Facebook Inc Chief Executive Officer Mark Zuckerberg will take a victory lap at the world's largest mobile technology conference in Barcelona on Monday, after beating out Google Inc in a $19 billion acquisition of free messaging service WhatsApp. But he is facing a new arduous race on the horizon.
Just 18 months after appearing at risk of getting crushed by the swelling mobile wave, the No. 1 social network is riding high. It gets a huge chunk of ad revenue on world-wide users of smartphones and tablets, from virtually nothing several years ago.
Now, Zuckerberg's purchase of WhatsApp - while raising eyebrows with the hefty price paid for a company that boasts 450 million users but has little revenue - places Facebook at the heart of smartphone communications.
It's a twist that is sure to have some telecom bosses in Barcelona gritting their teeth. WhatsApp and its fellow messaging apps, including China's WeChat and Israel's Viber, have punched a hole in operators' sales by offering a free alternative to text messages, a $120 billion market for operators. Research group Ovum said telcos lost $32 billion in text revenue last year and will lose $54 billion by 2016.
Zuckerberg and WhatsApp co-founder Jan Koum are likely to cast themselves as partners not foes of the industry in their appearances at Mobile World Congress on Monday.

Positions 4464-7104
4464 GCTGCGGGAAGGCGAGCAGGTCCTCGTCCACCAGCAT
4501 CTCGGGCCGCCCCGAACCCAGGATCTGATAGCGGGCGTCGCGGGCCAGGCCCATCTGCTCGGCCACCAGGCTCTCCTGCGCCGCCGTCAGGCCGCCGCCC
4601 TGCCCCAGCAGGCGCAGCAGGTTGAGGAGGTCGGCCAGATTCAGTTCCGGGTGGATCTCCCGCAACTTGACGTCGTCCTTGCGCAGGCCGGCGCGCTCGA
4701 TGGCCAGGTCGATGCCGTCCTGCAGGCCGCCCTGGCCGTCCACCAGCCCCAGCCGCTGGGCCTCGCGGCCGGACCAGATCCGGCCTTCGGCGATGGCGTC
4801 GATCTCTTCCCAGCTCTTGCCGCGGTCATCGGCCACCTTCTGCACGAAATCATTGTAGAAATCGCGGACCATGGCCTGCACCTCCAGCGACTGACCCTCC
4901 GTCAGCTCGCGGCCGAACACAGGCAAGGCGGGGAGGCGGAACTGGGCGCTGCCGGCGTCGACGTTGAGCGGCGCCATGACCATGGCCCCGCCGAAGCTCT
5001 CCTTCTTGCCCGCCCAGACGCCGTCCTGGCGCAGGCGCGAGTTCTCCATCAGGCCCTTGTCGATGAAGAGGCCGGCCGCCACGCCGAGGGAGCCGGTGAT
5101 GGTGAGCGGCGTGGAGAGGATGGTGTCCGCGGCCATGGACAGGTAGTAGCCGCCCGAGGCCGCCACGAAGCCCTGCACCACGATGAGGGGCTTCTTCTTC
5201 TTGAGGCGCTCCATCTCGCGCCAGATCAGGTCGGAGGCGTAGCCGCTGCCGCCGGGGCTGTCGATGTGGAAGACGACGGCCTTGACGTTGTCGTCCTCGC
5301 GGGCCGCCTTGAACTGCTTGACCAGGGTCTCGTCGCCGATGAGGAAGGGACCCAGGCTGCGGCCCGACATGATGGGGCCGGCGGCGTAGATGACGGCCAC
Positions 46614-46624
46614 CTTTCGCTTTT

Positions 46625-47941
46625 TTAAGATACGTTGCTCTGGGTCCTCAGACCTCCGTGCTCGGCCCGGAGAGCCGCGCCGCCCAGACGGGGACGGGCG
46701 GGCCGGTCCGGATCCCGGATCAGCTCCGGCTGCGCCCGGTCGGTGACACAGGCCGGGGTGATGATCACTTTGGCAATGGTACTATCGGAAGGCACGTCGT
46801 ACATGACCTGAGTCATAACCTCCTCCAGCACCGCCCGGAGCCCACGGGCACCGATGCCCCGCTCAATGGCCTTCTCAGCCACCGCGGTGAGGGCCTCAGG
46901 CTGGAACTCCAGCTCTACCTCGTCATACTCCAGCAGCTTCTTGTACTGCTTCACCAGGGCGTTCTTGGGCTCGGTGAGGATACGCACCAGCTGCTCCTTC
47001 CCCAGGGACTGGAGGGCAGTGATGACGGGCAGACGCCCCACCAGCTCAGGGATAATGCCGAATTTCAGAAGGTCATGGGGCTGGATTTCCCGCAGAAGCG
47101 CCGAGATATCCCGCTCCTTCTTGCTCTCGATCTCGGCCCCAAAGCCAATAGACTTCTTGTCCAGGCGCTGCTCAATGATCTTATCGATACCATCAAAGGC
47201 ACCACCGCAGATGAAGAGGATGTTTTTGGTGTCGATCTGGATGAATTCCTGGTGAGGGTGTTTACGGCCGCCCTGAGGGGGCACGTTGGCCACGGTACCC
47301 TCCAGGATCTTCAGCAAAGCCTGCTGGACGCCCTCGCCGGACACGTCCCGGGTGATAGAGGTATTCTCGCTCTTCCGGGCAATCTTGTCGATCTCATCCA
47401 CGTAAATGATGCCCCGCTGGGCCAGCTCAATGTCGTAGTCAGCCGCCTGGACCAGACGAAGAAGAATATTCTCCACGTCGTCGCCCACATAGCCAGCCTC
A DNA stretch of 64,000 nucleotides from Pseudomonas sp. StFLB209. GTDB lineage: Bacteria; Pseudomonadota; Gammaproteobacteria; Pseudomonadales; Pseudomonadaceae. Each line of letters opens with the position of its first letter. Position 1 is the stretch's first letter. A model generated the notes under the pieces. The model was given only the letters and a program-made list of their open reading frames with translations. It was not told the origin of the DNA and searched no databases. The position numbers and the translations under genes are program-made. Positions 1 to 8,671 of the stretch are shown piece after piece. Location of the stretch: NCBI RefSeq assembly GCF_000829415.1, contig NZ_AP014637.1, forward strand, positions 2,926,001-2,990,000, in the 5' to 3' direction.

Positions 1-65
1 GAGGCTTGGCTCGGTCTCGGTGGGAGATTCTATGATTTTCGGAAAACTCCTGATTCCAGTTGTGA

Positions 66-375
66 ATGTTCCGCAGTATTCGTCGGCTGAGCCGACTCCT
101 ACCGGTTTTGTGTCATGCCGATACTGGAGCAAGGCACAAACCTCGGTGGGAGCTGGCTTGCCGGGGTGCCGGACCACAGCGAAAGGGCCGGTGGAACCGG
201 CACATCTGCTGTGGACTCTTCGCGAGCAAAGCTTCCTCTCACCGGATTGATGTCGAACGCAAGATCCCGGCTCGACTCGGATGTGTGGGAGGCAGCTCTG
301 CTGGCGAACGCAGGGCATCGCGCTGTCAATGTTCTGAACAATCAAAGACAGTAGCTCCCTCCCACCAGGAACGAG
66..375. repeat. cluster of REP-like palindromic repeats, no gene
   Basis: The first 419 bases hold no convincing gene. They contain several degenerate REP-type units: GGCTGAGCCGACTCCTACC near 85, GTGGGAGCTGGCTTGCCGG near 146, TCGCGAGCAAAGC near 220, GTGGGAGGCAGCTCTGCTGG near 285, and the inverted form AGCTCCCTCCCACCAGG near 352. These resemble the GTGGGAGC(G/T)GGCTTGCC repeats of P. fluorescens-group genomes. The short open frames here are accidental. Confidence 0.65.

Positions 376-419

Zuckerberg's keynote at 17:00 GMT is expected to focus on Facebook's efforts to make wireless Internet access easier and more affordable in developing countries.
Facebook's purchase of WhatsApp is its latest move to transform a platform and company born on the PC into a full-fledged network for a mobile generation. Zuckerberg's progress so far on mobile has positioned the company to take advantage of the fast-growing markets. And it has helped boost Facebook's stock roughly 150 percent since July.
But with a new crop of smartphone applications threatening to eat into Facebook's audience, worrying signs of waning interest amongst younger users - which the WhatsApp acquisition may help address - and a tech landscape evolving more rapidly than ever before, Facebook can't afford to fall behind again.
That is critical for Facebook as it courts the "next 5 billion" Internet users, many of whom live in places like India and Africa and who are likely to first experience the Internet on a mobile rather than a PC.
"If Facebook is not first in line when those people are firing up their devices, it stands